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The Itch

The tribulations of a troubled 27-year-old twin brother and sister are explored in this “Downtown”-style, multimedia presentation.

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Gore Abrams and Alexandra Zelman-Doring in a scene from “The Itch” (Photo credit: Walter Wlodarczyk)

[avatar user=”Darryl Reilly” size=”96″ align=”left” ] Darryl Reilly, Critic[/avatar]Like a piece by a Fluxus provocateur, playwright Alexandra Zelman-Doring’s The Itch is tedious, seemingly pointless and has patches of intrigue.  We’re far from the realm of a well-made play and in the territory of “Downtown”-style theater.

It’s presented by Throes Theater who “have explored many performances ranging from experimental gallery showings to street performances and more traditional two-act plays.”

We first meet the 27-year-old, visibly pregnant Ana in her shabby Bushwick, Brooklyn apartment. Smoking a cigarette, she’s talking on the phone to a representative of a fertility clinic.  She is a singer-songwriter-guitarist who also creates musical instruments from found objects but makes a living as a middle school geometry teacher.  She wants to sell her eggs in order to pay for her twin brother’s rehab.  The play’s title refers to his craving for drugs.

He is Simon, a temperamental musician who is back from a gig in New Orleans. Also integral is Ana’s businessman boyfriend Jordan.  Later we encounter the daffy Libby, the fertility clinician who becomes emotionally involved with Ana.

Ms. Zelman-Doring’s cryptic scenario of deeply close twin siblings (Ana offers to masturbate Simon when he is tied up in a chair)  is out of Sam Shepard and her dialogue is a pleasing cross between Harold Pinter’s spare eloquence with flourishes of Christopher Durang’s silliness.  The abrupt and inconclusive conclusion is in keeping with what went before it.

Gore Abrams in a scene from The Itch” (Photo credit: Walter Wlodarczyk)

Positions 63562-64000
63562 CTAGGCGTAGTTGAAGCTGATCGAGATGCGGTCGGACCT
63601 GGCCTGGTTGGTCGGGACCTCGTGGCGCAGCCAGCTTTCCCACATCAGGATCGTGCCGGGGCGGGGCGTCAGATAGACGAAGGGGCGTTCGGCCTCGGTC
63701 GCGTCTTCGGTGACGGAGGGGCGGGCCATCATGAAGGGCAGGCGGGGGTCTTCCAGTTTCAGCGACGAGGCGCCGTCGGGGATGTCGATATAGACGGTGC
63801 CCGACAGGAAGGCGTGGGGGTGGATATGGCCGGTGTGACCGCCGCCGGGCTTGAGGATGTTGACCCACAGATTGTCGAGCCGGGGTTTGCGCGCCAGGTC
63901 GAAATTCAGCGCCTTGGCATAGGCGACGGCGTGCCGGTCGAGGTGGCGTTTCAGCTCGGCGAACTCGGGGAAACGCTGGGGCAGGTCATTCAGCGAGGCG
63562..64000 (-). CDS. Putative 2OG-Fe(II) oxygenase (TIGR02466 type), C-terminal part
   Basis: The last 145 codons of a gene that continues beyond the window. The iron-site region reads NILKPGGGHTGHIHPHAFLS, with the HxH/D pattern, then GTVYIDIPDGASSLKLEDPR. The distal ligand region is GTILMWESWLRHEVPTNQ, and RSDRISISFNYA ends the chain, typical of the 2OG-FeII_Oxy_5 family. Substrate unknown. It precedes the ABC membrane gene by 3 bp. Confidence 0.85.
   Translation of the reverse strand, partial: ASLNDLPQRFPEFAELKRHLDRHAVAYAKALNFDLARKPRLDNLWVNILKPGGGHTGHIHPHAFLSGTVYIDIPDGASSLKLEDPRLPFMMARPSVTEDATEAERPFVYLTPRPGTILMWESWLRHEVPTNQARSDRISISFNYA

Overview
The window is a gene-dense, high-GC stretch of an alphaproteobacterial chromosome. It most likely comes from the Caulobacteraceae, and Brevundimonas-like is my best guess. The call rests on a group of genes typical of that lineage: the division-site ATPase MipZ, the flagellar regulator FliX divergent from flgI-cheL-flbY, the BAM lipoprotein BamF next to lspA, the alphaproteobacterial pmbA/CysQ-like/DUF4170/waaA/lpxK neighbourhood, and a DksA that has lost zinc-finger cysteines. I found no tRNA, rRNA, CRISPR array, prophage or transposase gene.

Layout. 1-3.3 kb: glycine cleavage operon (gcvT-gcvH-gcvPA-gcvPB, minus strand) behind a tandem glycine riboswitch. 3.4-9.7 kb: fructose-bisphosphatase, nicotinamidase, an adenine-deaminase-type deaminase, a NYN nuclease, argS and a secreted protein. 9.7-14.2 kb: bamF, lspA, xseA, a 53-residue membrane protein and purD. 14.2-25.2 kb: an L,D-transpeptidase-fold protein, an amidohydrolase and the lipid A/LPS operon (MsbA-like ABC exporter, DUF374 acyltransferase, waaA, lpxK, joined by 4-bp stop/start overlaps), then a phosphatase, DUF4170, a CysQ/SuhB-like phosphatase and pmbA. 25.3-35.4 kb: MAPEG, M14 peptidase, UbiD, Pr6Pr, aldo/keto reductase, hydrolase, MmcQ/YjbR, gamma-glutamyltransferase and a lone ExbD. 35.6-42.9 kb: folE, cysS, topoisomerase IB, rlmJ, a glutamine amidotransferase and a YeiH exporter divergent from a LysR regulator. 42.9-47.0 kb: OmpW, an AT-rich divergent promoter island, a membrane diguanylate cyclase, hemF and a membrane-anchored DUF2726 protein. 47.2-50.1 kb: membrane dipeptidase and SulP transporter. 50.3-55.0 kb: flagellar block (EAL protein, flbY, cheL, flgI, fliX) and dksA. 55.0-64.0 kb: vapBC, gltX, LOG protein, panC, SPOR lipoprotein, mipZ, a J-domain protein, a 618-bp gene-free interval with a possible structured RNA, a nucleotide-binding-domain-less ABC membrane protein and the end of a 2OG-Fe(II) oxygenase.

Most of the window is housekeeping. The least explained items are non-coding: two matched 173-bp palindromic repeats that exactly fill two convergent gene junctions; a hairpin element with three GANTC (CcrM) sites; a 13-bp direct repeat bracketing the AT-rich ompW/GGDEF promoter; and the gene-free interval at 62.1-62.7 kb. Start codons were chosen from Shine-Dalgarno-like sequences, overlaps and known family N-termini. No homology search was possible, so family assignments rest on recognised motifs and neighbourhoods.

It all obviously must have significance to Zelman-Doring, and may or may not have to audiences depending on their sensibilities.  Boredom or mild interest is the likely possibilities.

In the family’s contentious Thanksgiving Dinner sequence, Ana and Simon’s parents are present.  They’re depicted by separate, silent projections of patrician looking actors in their 60’s, who spout absurdist-recorded dialogue.  In passing, it’s been stated that the father is Jewish.  There are several appearances by the irritating grandmother through rambling answering machine messages.  At various points onstage characters are projected onto the screens and a character walks around with a video camera.

Ms. Zelman-Doring also plays Ana with suitably wry detachment and flashes of passion.  So do Gore Abrams as Simon, Erik LaPointe as Jordan and Coco Conroy as Libby. Dan Berkey and Rae C. Wright appear as the parents.  The cast does their best by the material with their strong characterizations.

The yenta-sounding voice of the grandmother is by Theresa Buchheister who is also the director.  Ms. Buchheister’s physical staging is efficient and adeptly melds all of the elements into a slowly paced yet endurable 90 minutes.

Scenic designer Matthew Dipple’s clinical white décor and simple furnishings are artfully appropriate.

Gore Abrams and Coco Conroy in a scene from The Itch” (Photo credit: Walter Wlodarczyk)

Alejandro Fajardo’s lighting design perfectly conveys the moodiness of this piece with its varying starkness and dimness.

Besides the authoritarian images of the parents, George Gavin’s accomplished video design also includes clips of programs seen on a television.

Jose Cavazos strategic costume design has a lot of black, white and gray that visually complements the production.

The blaring, punk sounding music that punctuate scene transitions is credited to Throes Theater and The Petite Brunettes.  The latter might be a cheeky reference as it’s a genre of pornography.

Ultimately, if accepted on its own self consciously unconventional terms, The Itch is a fitfully engaging experience.

The Itch (through September 16, 2017)

Throes Theater

New Ohio Theatre, 154 Christopher Street, in Manhattan

For tickets, call 866-811-4111 or visit

Running time: 90 minutes with no intermission

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